Request to Amend Accountability Plan – South Carolina – NCLB Policy Letters to States
August 6, 2004
Honorable Inez M. Tenenbaum
State Superintendent of Education
South Carolina Department of Education
1006 Rutledge Building
1429 Senate Street
Columbia, SC 29201
Dear Superintendent Tenenbaum:
I am writing in response to South Carolina’s request to amend its state accountability plan under Title I of the Elementary and Secondary Education Act (ESEA), as amended by the No Child Left Behind Act of 2001 (NCLB). Following our discussions with your staff, those changes that are aligned with NCLB are now included in an amended state accountability plan that South Carolina submitted to the Department on June, 2004. A list of the changes is enclosed with this letter. I am pleased to fully approve South Carolina’s amended plan, which we will post on the Department’s website.
Additionally, based on information you have provided us, regarding the actions taken by the South Carolina Department of Education to finalize certain elements in the accountability plan required under NCLB, South Carolina has met the conditions of approval that were detailed in Ron Tomalis’ September 5, 2003 letter to South Carolina.
If, over time, South Carolina makes changes to the accountability plan that has been approved, South Carolina must submit information about those changes to the Department for review and approval, as required by section 1111(f)(2) of Title I. Approval of South Carolina’s accountability plan is not also an approval of South Carolina’s standards and assessment system. As South Carolina makes changes in its standards and assessments to meet requirements under NCLB, South Carolina must submit information about those changes to the Department for peer review through the standards and assessment process.
Please also be aware that approval of South Carolina’s accountability plan for Title I, including the amendments approved above, does not indicate that the plan complies with Federal civil rights requirements, including Title VI of the Civil Rights Act of 1964, Title IX of the Education Amendments of 1972, Section 504 of the Rehabilitation Act of 1973, Title II of the Americans with Disabilities Act, and requirements under the Individuals with Disabilities Education Act.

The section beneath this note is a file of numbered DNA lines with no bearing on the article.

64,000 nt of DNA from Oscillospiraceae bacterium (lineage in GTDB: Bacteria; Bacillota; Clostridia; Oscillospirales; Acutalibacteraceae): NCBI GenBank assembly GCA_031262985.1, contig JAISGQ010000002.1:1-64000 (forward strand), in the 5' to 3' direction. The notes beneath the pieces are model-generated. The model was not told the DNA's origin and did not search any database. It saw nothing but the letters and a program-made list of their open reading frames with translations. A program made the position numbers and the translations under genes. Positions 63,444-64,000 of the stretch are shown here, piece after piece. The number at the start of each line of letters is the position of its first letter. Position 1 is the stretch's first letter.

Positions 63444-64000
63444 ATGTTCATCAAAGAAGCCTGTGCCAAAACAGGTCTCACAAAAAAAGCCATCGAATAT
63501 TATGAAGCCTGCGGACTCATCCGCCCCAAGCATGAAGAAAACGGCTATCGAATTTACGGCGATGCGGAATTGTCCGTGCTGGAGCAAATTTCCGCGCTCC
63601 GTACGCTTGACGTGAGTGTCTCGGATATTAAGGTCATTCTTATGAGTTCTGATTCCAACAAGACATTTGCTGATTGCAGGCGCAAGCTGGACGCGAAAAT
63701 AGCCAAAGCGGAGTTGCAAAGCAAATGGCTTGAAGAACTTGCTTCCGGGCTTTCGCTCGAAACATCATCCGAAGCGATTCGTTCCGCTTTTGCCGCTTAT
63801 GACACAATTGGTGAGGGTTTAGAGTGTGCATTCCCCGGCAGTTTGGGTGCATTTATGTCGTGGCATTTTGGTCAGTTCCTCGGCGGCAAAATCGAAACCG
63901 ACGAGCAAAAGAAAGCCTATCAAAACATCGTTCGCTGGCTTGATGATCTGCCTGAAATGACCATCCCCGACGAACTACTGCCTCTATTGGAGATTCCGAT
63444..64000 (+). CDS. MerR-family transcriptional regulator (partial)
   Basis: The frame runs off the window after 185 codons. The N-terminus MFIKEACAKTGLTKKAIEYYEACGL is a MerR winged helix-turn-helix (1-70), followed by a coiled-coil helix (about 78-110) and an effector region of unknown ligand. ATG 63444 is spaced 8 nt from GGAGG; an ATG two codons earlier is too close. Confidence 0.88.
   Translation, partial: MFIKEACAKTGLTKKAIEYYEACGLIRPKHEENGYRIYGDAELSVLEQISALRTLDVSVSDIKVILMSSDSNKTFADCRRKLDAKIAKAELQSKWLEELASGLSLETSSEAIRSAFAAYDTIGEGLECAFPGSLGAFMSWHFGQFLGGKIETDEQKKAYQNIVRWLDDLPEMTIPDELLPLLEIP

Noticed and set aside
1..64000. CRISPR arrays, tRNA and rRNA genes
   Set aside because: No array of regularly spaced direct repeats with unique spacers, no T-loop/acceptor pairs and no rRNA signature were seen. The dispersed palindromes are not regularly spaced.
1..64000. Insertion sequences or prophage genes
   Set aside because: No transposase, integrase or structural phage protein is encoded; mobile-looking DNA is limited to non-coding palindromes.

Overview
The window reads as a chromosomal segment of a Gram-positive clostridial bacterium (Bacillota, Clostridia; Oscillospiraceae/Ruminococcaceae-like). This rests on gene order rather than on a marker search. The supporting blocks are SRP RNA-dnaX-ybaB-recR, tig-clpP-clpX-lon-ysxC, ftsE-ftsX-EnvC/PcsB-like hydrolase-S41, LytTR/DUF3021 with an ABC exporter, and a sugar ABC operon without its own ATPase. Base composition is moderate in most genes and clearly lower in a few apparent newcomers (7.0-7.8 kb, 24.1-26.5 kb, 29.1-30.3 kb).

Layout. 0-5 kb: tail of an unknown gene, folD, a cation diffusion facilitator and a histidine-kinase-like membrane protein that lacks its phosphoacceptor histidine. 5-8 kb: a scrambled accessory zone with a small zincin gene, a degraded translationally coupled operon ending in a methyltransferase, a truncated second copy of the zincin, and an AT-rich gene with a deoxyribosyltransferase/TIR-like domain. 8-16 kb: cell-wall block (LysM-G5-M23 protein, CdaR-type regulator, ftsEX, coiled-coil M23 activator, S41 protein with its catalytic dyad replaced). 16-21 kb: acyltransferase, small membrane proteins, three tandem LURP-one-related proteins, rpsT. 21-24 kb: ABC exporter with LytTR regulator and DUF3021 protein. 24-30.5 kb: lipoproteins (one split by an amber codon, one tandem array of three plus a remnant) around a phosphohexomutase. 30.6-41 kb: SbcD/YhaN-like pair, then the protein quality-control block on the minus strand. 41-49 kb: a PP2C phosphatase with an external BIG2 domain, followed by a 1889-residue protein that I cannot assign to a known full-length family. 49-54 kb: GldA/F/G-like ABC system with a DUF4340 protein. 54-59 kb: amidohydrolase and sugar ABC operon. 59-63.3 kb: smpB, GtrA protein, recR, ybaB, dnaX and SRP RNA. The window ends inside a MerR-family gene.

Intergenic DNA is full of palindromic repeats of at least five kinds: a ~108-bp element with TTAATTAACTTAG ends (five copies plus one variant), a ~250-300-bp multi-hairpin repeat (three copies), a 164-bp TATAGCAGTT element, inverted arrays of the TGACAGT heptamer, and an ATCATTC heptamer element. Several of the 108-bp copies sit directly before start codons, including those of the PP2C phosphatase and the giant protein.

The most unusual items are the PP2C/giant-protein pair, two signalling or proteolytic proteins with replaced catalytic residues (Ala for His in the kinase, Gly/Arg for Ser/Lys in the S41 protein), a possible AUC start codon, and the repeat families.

I hope that you have found the accountability plan amendment process effective for implementing a state accountability system that best serves the needs of South Carolina’s students and schools and that will lead to improving the academic achievement of all students. As evidenced by the diversity among state accountability plans and state consolidated applications, States have great flexibility in the design of their systems and implementation of particular NCLB provisions. If, as you implement your accountability plan, you find additional elements of your plan that you believe should be refined or amended for next school year to best serve the needs of your students and schools, I encourage you to explore all the areas of flexibility available to your State.
In addition to the flexibility available to States in the design and implementation of their accountability plans, I also encourage you and your districts to utilize the additional flexibility available for the administration and operation of NCLB programs. NCLB continued the flexibility available to States and districts under the 1994 reauthorization of the ESEA, including the ability to consolidate State and local administrative funds (sections 9201 and 9203), to operate schoolwide programs (section 1114), and to participate in the Education Flexibility Partnership Program (“Ed-Flex”). Additionally, NCLB created several new flexibility options for States and districts for the operation of federal programs. These new flexibility provisions include the State Flexibility Authority (sections 6141 through 6144), the Local Flexibility Demonstration program (sections 6151 through 6156), Transferability (sections 6121 through 6123), and the Rural Education Achievement program (sections 6201 through 6234). These flexibilities truly offer States and districts the ability to target federal resources to their unique and individual needs.